The theory of quadratic equations (with real coefficients) is an important topic in the secondary school mathematics curriculum, including the current DSE curriculum in Hong Kong. Usually students are taught to solve a quadratic equation ax² + bx + c = 0 ( a ≠ 0 ) algebraically (by factorisation, completing the square and using the quadratic formula), graphically (by plotting the graph of the quadratic polynomial y = ax² + bx + c to find the x-intercepts, if any), and numerically (by the bisection method or Newton-Raphson method). Less well-known is that we can indeed solve a quadratic equation geometrically by geometric construction tools. In this workshop we are going to describe this approach. However, the tool we use is a set square rather than a ruler and a compass, which are the traditional tools employed in geometric construction. We choose a set square because it is more convenient (one tool is used instead of two). Surely the methods to be presented in the workshop can also be carried out in the traditional manner. It is also worth mentioning that any construction done with a ruler and a compass can also be done with a set square, though the underlying geometric theorems may be different. Of course, we cannot draw a circle with a set square. But we can locate as many points as we wish on the circumference of a circle with given centre and radius. We hope that school teachers can incorporate some of the ideas in the design of learning activities for their students.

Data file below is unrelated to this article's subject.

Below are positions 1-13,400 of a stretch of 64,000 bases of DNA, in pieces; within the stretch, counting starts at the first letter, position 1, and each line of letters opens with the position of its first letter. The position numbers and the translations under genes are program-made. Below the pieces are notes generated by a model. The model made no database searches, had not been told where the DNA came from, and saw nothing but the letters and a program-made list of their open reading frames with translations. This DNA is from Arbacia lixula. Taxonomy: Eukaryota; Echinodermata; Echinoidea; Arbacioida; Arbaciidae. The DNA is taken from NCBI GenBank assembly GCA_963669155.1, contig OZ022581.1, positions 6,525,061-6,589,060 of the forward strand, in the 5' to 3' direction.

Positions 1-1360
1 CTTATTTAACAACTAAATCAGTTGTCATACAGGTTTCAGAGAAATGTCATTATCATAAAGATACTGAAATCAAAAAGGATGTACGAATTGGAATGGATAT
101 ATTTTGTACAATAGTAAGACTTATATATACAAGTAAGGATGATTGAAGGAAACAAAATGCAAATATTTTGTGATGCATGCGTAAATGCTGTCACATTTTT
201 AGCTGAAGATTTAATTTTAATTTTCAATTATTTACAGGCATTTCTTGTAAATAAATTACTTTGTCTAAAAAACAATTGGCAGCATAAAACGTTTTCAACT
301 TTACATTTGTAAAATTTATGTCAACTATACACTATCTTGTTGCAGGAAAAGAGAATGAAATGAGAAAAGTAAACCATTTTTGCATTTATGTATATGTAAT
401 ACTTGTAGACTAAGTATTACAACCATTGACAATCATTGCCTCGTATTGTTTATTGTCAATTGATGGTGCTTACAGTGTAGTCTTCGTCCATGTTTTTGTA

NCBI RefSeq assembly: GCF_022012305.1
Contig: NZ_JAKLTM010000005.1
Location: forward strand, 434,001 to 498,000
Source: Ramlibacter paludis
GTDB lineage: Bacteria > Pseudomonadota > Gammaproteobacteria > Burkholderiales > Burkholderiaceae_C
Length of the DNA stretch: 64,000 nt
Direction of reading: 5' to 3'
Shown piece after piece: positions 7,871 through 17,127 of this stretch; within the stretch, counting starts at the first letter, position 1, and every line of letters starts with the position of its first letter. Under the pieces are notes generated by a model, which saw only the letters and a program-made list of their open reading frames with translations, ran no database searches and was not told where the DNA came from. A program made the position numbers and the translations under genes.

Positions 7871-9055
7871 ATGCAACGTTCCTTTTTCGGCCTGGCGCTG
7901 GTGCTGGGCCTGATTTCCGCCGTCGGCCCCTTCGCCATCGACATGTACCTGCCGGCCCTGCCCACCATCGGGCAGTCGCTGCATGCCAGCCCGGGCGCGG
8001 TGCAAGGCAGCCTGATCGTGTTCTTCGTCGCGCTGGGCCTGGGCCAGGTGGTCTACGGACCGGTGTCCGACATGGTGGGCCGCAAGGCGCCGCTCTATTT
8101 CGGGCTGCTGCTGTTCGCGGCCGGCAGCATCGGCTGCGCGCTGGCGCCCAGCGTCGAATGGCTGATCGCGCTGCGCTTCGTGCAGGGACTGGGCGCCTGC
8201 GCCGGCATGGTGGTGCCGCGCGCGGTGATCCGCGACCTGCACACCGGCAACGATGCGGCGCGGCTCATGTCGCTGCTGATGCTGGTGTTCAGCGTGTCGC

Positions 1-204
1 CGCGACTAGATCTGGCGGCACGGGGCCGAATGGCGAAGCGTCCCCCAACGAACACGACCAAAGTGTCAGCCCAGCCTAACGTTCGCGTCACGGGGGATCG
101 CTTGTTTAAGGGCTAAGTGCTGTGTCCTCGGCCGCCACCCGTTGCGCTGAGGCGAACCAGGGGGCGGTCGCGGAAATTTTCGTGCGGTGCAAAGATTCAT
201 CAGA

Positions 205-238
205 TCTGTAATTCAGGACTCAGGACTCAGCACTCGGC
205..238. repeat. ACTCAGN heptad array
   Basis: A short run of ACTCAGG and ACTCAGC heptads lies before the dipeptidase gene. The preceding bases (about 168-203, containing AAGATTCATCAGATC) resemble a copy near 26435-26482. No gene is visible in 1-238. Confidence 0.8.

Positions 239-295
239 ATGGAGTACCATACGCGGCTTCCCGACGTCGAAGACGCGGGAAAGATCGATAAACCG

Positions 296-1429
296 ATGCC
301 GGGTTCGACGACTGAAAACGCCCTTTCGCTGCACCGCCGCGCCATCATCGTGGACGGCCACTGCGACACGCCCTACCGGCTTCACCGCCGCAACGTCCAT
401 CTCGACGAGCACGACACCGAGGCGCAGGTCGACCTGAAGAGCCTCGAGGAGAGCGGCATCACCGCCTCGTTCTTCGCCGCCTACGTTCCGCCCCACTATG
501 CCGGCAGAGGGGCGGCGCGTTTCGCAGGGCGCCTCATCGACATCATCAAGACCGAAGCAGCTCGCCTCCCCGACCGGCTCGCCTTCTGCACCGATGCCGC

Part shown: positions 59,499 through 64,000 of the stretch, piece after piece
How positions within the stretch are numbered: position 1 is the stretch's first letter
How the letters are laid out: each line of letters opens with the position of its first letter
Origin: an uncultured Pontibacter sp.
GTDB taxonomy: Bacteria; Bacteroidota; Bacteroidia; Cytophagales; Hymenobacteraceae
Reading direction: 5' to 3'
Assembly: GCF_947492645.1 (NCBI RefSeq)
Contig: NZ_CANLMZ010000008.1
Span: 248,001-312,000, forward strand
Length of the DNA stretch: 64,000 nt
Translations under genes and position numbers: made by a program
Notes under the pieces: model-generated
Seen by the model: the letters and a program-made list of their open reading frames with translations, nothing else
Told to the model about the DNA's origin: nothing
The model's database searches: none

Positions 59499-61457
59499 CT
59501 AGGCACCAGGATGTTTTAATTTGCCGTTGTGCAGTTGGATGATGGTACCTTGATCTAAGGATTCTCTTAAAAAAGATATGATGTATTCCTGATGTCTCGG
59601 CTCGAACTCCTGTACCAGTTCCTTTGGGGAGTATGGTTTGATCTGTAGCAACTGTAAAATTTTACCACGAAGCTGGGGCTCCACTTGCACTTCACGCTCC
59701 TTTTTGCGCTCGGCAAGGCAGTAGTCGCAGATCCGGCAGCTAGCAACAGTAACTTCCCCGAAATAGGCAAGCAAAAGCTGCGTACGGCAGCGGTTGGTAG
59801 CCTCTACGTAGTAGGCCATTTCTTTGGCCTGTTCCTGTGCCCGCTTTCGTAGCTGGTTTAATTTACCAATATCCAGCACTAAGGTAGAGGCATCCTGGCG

|Publication status||Published - Jun 2017|
Completing the square
Quadratic equation solution
Graph in graph theory